You betcha! And you only have to give a portion of your earnings to your stated mission. I think it is as little as 10% of gross earnings. The rest can go to administrative costs and salaries. And you can write off pretty much everything you use, including a good portion of your home if you work from there. Frankly, if we all kept better track of our giving, we would probably find that we already closely fit the guideline of 10%.

    • itolduso


      I have had time to read the decision, and it seems to me that the majority decision was the more correct.

      It seems the only questionis whether or not World Vision was exempt as a religious organization. The majority made a strong case that it was , it would seem to me. The dissenting opinion, less so. Also, the ‘effects” of the decision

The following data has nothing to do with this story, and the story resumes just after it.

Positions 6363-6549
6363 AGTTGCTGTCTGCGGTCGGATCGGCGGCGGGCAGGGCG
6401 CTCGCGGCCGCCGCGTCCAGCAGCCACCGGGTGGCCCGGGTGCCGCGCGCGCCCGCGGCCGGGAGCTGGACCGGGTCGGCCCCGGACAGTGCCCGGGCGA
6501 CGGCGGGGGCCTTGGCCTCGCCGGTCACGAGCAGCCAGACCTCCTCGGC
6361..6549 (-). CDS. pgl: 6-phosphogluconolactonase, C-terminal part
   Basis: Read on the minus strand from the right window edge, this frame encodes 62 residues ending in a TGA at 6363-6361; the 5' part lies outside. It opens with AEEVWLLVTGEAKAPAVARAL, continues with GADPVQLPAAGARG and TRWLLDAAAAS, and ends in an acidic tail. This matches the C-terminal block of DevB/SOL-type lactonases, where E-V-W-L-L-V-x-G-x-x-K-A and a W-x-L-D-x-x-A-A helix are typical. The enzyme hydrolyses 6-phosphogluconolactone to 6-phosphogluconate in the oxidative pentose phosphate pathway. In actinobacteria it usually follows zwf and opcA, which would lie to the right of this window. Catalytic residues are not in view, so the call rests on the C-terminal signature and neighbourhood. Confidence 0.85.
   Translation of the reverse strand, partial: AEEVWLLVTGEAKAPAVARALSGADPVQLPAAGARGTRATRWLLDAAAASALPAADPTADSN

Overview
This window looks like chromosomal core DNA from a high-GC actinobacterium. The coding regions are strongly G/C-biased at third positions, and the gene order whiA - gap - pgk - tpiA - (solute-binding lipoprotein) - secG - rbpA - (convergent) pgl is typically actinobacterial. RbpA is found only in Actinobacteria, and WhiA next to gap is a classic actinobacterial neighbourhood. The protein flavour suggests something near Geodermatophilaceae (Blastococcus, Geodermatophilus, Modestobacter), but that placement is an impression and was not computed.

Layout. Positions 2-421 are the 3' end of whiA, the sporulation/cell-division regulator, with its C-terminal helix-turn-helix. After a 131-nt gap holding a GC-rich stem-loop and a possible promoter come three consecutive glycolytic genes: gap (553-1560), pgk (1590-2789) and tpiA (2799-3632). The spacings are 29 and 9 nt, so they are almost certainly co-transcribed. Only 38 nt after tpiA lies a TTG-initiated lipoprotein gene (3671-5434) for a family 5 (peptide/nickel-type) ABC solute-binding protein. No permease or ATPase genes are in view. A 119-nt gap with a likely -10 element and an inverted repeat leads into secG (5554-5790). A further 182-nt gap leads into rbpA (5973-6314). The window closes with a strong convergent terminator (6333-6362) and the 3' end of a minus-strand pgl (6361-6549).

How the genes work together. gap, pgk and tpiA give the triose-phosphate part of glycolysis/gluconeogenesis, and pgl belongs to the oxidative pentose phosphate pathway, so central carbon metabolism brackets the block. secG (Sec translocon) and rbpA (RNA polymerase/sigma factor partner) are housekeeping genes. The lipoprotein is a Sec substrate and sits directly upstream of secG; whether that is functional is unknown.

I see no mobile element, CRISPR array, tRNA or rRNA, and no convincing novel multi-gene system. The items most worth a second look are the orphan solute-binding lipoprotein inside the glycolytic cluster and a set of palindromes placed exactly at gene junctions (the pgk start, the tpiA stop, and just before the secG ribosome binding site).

discussion by the dissent, seem to me to be without standing.

      As I see it, the only question, which I understand that the dissenting opinion disagreed with, was whether or not World Vision qualified.

      Did I miss something?

      • I think I was imparting a bit of my own thinking on the decision. World Vision seems to me to be a two-headed organization; part religious, part secular fund raiser. The “public” side of WV is raising money for (apparently) secular aims. There is little mention of the religious connection in the fund raising materials which I have seen.

        Given that, I struggle a bit to fit World Vision within the exemption.

        BTW, I hope this does not come to pass, but the effects (potential, to be sure) of the decision, should it stand, will be, again imho, at least that envisioned by the dissent.